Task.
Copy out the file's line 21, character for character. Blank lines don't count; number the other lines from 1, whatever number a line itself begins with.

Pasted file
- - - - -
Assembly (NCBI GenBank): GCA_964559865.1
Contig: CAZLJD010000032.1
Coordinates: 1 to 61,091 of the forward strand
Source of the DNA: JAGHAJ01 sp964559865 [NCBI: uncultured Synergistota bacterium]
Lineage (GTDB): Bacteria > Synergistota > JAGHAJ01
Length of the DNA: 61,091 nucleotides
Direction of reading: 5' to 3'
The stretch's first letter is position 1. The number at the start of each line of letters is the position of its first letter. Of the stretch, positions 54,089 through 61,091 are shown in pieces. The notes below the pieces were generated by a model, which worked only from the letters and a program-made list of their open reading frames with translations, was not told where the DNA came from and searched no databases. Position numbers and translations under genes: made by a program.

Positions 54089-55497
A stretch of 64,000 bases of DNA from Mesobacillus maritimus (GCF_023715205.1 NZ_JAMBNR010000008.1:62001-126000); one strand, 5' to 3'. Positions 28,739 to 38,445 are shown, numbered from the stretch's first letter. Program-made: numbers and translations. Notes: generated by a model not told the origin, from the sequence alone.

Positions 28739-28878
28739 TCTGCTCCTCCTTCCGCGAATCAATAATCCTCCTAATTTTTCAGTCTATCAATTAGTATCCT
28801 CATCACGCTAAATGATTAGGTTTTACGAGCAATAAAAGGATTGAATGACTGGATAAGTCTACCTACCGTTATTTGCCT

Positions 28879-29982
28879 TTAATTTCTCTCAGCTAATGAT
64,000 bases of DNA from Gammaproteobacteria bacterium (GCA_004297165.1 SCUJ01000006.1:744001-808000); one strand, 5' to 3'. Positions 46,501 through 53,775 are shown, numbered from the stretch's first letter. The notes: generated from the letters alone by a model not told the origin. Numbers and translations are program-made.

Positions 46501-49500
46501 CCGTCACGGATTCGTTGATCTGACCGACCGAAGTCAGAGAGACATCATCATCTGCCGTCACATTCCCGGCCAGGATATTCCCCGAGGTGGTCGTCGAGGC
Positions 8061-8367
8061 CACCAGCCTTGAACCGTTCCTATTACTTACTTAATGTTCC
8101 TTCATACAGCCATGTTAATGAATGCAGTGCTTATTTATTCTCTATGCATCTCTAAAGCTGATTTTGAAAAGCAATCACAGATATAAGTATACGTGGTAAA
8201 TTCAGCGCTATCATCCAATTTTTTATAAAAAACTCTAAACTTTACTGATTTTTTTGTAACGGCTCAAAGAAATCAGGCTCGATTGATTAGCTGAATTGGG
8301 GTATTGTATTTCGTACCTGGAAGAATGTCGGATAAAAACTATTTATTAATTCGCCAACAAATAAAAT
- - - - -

8101 TTCATACAGCCATGTTAATGAATGCAGTGCTTATTTATTCTCTATGCATCTCTAAAGCTGATTTTGAAAAGCAATCACAGATATAAGTATACGTGGTAAA